With state-of-the-art dental implants, support for the replacement tooth (or teeth) comes from small titanium inserts, which are implanted directly into the bone of the jaw. In time these become fused with the bone itself, providing a solid anchorage. What’s more, they actually help prevent the bone loss that naturally occurs after tooth loss. The crowns — lifelike replacements for the visible part of the tooth — are securely attached to the implants via special connectors called abutments.
In traditional bridgework, the existing natural teeth on either side of a gap are used to support the replacement crowns that “bridge” the gap. Here’s how it works: A one-piece unit is custom-fabricated, consisting of prosthetic crowns to replace missing teeth, plus caps to cover the adjacent (abutment) teeth on each side. Those abutment teeth must be shaped so the caps can fit over them; this is done by carefully removing some of the outer tooth material. Then the whole bridge unit is securely cemented in place.
While both systems have been used successfully for decades, bridgework is now being gradually supplanted by implants. That’s because dental implants don’t have any negative impact on nearby healthy teeth, while bridgework requires that abutment teeth be shaped for crowns, and puts additional stresses on them. Dental implants also generally last far longer than bridges — the rest of your life, if given proper care. However, they are initially more expensive (though they may prove more economical in the long run), and not everyone is a candidate for the minor surgery they require.
Which method is best for you? Don’t try using paranormal powers to find out: Come in and talk to us. If you would like more information about tooth replacement, please contact us or schedule an appointment for a consultation. You can learn more in the Dear Doctor magazine articles “Crowns & Bridgework,” and “Dental Implants.”
You’ve probably heard a lot of great things about dental implants as a replacement for missing teeth. But there’s one aspect about implants that may cause you hesitation about choosing them: the cost. If you have multiple teeth to be replaced, the expense of implants may seem even further beyond your means.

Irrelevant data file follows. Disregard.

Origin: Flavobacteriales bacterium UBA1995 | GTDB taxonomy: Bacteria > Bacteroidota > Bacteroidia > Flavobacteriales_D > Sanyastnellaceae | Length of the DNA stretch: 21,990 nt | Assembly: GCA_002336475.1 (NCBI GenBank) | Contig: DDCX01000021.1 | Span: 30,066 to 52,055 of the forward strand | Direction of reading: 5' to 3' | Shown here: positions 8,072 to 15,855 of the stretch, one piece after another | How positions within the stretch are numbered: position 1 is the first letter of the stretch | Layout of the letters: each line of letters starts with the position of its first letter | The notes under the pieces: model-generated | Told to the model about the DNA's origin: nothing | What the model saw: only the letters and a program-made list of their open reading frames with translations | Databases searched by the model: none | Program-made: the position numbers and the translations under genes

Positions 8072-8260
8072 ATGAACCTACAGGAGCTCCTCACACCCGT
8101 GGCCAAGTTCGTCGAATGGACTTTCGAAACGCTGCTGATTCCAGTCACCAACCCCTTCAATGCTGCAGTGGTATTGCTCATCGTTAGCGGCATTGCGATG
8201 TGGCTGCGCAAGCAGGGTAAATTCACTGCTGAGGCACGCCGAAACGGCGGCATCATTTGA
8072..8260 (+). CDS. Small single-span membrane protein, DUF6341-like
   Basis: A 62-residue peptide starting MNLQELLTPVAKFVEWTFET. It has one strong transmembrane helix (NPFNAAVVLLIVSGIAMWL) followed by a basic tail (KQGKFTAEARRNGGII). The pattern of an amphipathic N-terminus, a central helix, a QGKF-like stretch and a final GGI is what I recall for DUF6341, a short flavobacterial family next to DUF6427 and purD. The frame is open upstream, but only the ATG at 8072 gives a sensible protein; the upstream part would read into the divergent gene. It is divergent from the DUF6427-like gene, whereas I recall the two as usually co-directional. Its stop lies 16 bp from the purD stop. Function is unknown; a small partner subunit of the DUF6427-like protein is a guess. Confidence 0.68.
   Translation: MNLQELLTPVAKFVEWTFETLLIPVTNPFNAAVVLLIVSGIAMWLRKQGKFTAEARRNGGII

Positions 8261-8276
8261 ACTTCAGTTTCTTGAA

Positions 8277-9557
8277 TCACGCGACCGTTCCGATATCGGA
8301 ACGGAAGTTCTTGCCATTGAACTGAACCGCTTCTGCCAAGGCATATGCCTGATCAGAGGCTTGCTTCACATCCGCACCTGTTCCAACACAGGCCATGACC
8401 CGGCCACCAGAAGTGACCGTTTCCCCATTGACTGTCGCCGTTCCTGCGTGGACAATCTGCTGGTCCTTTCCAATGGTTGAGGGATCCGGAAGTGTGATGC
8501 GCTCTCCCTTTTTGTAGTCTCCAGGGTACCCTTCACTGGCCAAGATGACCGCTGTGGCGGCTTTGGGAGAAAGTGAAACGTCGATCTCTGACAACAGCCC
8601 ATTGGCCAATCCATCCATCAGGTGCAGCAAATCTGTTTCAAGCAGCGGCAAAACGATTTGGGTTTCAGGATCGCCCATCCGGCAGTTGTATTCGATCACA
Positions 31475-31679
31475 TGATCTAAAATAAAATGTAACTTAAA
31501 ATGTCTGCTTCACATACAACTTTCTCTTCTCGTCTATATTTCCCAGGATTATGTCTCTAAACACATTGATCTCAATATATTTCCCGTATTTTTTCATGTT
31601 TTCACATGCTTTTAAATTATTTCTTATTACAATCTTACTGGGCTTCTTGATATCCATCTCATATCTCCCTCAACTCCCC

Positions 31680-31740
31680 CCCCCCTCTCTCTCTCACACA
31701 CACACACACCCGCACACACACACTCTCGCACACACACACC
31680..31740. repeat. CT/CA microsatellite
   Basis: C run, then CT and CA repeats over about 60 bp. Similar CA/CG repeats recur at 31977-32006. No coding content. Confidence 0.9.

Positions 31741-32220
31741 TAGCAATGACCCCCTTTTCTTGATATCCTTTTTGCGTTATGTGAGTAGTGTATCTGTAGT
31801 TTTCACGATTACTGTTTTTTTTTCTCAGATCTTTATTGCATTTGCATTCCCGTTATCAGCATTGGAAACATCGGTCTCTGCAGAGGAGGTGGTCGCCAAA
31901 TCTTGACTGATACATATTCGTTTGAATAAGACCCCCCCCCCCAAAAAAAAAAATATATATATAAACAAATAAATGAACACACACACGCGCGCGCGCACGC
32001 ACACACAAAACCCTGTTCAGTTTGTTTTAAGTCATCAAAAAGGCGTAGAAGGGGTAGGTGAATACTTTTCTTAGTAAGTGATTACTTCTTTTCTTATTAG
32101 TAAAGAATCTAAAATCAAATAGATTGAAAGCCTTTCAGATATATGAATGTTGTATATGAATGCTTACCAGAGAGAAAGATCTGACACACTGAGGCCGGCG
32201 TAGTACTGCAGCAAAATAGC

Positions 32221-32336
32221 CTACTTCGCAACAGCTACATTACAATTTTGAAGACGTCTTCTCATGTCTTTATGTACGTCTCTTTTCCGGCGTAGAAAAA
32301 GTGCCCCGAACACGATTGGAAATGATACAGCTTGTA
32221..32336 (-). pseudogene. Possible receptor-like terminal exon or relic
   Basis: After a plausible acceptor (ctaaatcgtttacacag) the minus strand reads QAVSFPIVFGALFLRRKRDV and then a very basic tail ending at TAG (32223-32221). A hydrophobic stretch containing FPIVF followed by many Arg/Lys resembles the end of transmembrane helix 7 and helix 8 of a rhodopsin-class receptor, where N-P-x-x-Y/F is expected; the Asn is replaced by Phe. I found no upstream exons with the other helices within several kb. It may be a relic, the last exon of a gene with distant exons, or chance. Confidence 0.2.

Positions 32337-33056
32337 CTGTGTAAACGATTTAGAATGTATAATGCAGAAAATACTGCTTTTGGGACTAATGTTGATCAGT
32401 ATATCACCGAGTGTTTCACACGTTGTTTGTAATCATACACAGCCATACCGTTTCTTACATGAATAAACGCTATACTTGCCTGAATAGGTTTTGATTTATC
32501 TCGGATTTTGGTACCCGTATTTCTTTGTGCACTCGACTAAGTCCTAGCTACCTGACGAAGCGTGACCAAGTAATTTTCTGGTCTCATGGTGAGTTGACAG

But before you decide against what’s widely considered the premier tooth replacement option, it would be beneficial for you to look at their cost from a long-term perspective. You may find implants are actually a cost-effective investment in both your oral health and your smile.
So, what sets the dental implant apart from other options? One of its most important attributes is its life-like appearance. Not only does the visible crown resemble the color, shape and texture of natural teeth, the implant’s placement can so precisely mimic the appearance of natural teeth emerging from the gums, it’s indistinguishable from the real thing.
They’re not just attractive, but also durable. This is due in large part to titanium, the most common metal used in implants, which has the unique quality of being osseophilic, or “bone-loving.” Bone cells naturally attract to titanium and over time will grow and adhere to the implant in a process known as osseointegration. As a result, the implant’s attachment in the jaw becomes strong and secure.
This durability gives implants a greater longevity on average than most other replacement options. If you thus compare the total costs for an implant (including maintenance) over its projected life with the costs of other options like dentures or fixed bridges, you’ll find implants may actually cost less over time.
That may sound affordable for one or two missing teeth — but what about several? Replacing multiple teeth individually with implants can be quite high; but implants are also versatile — just a few strategically placed implants can support a fixed bridge or overdenture. This “hybrid” solution combines the affordability of these other options with the stability of implants.
Before weighing your options, you should first undergo a complete dental examination to see if you’re a candidate for implants. From there we can help you decide whether implants are the right investment for your health and your smile.
If you would like more information on dental implants, please contact us or schedule an appointment for a consultation. You can also learn more about this topic by reading the Dear Doctor magazine article “Dental Implants 101.”